A few days later, Schäuble also started a new argument with his European colleagues. After the EU summit had just tasked EU president Herman van Rompuy with drafting a reformulation of the EU’s Stability and Growth Pact (The EU’s win-win losers, November 4), the German finance minister made it clear which outcome he expected.

In a long interview with news magazine Der Spiegel, he pointed out that the European Union “had not been founded for the sake of enriching financial investors”. For him, this meant that in future fiscal crises in eurozone countries private bondholders would have to share the cost of financial rescues. This would protect taxpayers, not least in Germany where European bailouts have become extremely unpopular.

Such remarks are, of course, carefully registered in the markets where spreads between Irish bonds and German bunds rose to a historic high after the interview. Although Schäuble told the Spiegel that he only envisaged haircuts for new investors, this would still make refinancing severely difficult for euro periphery countries like Greece, Ireland and Portugal. In effect, it might well condemn them to a sovereign default and a forced exit from the monetary union.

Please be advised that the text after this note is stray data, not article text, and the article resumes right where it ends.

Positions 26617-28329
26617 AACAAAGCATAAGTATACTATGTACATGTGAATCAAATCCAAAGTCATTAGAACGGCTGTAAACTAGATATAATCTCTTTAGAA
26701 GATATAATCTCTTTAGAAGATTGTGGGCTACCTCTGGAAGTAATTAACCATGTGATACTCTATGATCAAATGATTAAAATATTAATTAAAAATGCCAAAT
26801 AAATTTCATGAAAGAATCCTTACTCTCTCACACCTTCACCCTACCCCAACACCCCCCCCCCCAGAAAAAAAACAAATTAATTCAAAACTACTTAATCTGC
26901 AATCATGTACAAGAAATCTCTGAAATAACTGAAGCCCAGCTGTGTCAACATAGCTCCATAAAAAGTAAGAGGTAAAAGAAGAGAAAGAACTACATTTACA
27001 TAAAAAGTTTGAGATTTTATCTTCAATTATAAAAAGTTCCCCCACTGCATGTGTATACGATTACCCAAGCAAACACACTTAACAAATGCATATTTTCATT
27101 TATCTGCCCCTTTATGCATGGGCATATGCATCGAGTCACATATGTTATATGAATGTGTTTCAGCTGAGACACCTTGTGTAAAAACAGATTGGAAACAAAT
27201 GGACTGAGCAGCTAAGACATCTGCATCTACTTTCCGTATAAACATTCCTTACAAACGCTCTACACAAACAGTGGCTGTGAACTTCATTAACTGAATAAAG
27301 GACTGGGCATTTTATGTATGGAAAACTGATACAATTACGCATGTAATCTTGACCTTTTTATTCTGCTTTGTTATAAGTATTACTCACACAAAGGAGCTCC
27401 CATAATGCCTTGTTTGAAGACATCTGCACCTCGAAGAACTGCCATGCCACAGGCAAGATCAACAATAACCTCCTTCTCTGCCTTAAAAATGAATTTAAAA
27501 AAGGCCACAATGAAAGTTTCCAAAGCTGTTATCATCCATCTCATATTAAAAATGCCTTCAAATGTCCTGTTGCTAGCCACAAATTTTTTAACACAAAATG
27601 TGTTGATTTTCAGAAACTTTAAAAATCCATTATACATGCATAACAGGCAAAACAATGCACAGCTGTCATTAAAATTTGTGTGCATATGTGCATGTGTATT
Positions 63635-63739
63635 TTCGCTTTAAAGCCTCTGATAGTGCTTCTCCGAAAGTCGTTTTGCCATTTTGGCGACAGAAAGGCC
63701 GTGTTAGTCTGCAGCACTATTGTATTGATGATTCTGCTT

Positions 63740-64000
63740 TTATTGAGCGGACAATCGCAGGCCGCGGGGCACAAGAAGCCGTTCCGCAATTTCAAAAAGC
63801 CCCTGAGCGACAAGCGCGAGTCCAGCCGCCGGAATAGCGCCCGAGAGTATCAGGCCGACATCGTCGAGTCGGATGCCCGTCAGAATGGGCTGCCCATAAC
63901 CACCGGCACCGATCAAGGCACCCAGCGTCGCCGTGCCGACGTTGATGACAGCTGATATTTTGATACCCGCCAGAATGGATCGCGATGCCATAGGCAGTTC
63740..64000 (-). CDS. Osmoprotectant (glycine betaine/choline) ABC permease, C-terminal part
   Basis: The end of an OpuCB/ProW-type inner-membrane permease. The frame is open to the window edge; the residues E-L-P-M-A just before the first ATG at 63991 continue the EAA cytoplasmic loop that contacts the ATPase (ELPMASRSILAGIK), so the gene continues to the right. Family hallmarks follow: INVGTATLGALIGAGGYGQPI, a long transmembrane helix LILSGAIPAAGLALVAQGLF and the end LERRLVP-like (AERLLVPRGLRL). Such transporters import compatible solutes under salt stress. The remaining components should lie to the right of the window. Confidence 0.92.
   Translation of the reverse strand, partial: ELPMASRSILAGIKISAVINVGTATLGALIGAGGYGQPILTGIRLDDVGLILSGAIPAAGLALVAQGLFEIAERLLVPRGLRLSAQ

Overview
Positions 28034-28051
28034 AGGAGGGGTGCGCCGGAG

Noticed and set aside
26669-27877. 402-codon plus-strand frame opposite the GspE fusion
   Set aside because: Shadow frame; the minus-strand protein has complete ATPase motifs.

The new tough line coming out of the German treasury has the backing of Chancellor Merkel. Though her own personal relationship with the minister has often been difficult in the past, she knows that Schäuble is one of the very few indispensable heavyweights in her cabinet.

In their open confrontation with the Americans and other European countries, the Germans have good arguments on their side. Trade restrictions are certainly not the way out of the world economy’s problems; and to prevent moral hazard, bondholders need to bear the costs of defaults.

In this sense, Schäuble is not only right but deserves support. Whether his less than diplomatic way will earn it is more than questionable, though. Beyond this, the minister’s loose tongue could trigger events that not even a sharp mind like him would be able to control.